But what if Sanders loses the Democratic nomination? Asked whether he will be there to vote for the Democrat in November should Sanders falter, the 34-year-old union mechanic reacts as if the question is insane. There is not a chance, he insists, that he would ever support Hillary Clinton.

She’s establishment,” Zanecchia said. “Most of the guys I work with think she’s a criminal.”…
This is not a group that is particularly loyal to the Democratic Party. While liberal Democrats make up a big chunk of Sanders’ support, many other backers are independents. Some mistrust the party so much that Sanders supporters booed the party chair when she took the stage Friday night at a dinner at which the candidates spoke.
Zanecchia’s second choice for president is Donald Trump.

Attempting to interpret the electorate for the Wall Street Journal (The Life of the Party, January 30-31), John O’Sullivan, a prominent writer, highly regarded in conservative circles, agrees that Democratic Party loyalty plays a diminished role in this electoral cycle. He sees changes in the Democratic Party as creating a gulf: “These changes have orphaned a very large class of voters. Working-class Americans no longer feel well represented by the Democrats…”

But he sees a similar gulf lurking in a significant section of the Republican Party, producing: “ the people now saying that they will vote Trump for president. Early media analyses tended to assume that these voters were Tea Partiers under a new flag. But… Philip Bump… found that Trump supporters were younger, poorer, less educated, less conservative, more moderate, more likely to call themselves Republican, less likely to call themselves independent…, more likely to be white and less likely to be evangelical than were Tea Party supporters on all these points.”

Mr. O’Sullivan is troubled because these Republican-in-name voters are less willing to carry the water for the corporate Republicans. They eschew the anti-government dogma that welds corporate Republicanism together with the Tea-Party: “Tea Partiers stress constitutional limits on what government can and should do; Trump supporters are enthusiastic for getting things done and aren’t too particular about how that happens.”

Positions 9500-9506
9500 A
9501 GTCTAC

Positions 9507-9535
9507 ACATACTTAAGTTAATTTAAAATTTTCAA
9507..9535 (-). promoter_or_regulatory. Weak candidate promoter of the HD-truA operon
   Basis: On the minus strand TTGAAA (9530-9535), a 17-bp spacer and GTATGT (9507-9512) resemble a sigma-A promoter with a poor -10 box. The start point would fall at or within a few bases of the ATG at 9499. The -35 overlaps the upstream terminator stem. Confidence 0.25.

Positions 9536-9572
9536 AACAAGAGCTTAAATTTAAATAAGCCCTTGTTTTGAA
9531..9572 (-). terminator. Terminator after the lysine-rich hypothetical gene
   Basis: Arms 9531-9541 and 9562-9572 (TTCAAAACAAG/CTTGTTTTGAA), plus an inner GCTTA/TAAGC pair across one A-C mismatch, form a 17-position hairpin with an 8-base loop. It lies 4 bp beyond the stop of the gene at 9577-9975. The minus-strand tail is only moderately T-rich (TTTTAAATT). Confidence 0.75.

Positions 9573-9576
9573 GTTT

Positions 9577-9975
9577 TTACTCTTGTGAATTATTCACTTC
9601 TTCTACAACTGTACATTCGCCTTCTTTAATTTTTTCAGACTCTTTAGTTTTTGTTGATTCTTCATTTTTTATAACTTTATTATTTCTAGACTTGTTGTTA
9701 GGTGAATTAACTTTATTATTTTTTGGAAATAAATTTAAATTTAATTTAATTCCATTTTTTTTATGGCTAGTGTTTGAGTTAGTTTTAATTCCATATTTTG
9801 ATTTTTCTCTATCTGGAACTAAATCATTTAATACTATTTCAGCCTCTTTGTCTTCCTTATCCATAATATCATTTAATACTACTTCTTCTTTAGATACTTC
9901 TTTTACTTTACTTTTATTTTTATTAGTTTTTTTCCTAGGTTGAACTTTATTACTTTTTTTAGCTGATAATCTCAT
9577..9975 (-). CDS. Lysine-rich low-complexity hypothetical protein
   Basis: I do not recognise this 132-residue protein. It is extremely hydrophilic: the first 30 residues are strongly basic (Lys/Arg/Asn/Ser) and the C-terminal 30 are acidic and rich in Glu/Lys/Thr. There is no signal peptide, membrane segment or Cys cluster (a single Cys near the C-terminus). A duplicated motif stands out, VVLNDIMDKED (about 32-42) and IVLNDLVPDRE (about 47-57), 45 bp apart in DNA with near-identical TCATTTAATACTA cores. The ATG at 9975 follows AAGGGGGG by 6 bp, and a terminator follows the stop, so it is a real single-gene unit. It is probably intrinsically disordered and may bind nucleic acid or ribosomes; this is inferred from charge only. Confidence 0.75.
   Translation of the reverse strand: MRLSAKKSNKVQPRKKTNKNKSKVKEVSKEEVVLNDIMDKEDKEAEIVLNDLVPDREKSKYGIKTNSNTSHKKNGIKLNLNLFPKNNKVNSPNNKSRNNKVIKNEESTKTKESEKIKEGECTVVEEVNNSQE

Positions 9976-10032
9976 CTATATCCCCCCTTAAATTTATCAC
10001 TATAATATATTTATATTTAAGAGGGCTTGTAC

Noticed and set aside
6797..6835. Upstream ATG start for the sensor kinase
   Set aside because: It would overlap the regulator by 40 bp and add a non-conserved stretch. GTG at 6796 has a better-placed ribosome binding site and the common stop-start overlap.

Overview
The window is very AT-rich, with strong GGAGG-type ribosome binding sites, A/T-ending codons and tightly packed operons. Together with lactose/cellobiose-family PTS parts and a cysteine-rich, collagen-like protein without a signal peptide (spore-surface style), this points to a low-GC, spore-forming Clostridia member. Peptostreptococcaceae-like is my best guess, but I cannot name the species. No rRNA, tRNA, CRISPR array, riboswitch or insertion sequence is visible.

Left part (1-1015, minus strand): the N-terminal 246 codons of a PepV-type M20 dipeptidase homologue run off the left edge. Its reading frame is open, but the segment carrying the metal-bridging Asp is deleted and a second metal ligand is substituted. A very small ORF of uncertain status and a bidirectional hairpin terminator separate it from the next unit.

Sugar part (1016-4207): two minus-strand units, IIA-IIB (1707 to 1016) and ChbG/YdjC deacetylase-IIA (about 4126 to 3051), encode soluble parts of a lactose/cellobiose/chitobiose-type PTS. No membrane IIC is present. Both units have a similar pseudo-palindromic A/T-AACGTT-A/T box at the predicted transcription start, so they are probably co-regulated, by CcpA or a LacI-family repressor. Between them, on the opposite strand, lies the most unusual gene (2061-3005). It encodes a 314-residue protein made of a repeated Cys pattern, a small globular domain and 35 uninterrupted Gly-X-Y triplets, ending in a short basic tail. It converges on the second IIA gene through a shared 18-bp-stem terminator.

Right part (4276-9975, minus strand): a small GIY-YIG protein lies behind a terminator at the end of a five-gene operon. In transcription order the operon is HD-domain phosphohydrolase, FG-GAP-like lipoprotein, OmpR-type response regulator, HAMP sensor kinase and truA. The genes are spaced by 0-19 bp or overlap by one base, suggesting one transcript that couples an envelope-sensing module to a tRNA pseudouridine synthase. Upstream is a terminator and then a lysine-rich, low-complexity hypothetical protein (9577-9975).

The Trumpets and Trumpettes lack enthusiasm for free-market ideology: “[L]ibertarianism and its prophet, Sen. Rand Paul, have been pushed aside by the rush of popular support to Mr. Trump, who represents, if anything, a movement from libertarianism to activist government.”

And most alarming to Mr. O’Sullivan and the corporate Republicans, “…Mr. Trump has sweepingly promised to preserve entitlements against… reforms, discouraging other Republicans from making this tough case.”

Thus, the Trump segment of Republican voters departs sharply from the corporate Republican playbook and represents somewhat of a challenge to the core corporate ideology of Republican Party bosses.

Of course the Trump constituency openly embraces the anti-immigrant racism stirring in all the elements of the Republican base. O’Sullivan sees this more of a tactical issue than a principled difference.

Something is stirring in the US electorate

Dissatisfaction within the two parties is not new. The desire for a break from the past, for change, drove the Obama election. And the rise of the Tea Party signaled turmoil within the Republican Party. While Obama and the Tea Party were both responses to a continued deterioration of confidence in US institutions and politicians, the challenges never threatened the two parties’ pro-corporate programs-- the Obama phenomena never eroded the dominance of big business or the banks, nor did it pretend to do so; the Tea Party never distracted the Republican Party from its mission to promote capital, big and small. Both parties were confident that they could stage manage dissatisfaction and tame dissent in the final act.

The Sanders and Trump successes suggest that voters are not appeased by the thin gruel offered by the party elites this go-round. But something more profound is occurring—a refusal to settle for the usual charade. Moreover, party loyalty is unusually thin this time, challenging party leaders’ ability to count on a transfer from one candidate to another. What the pundits call “unpredictability” is actually the exercise of a new level of political maturity and independence.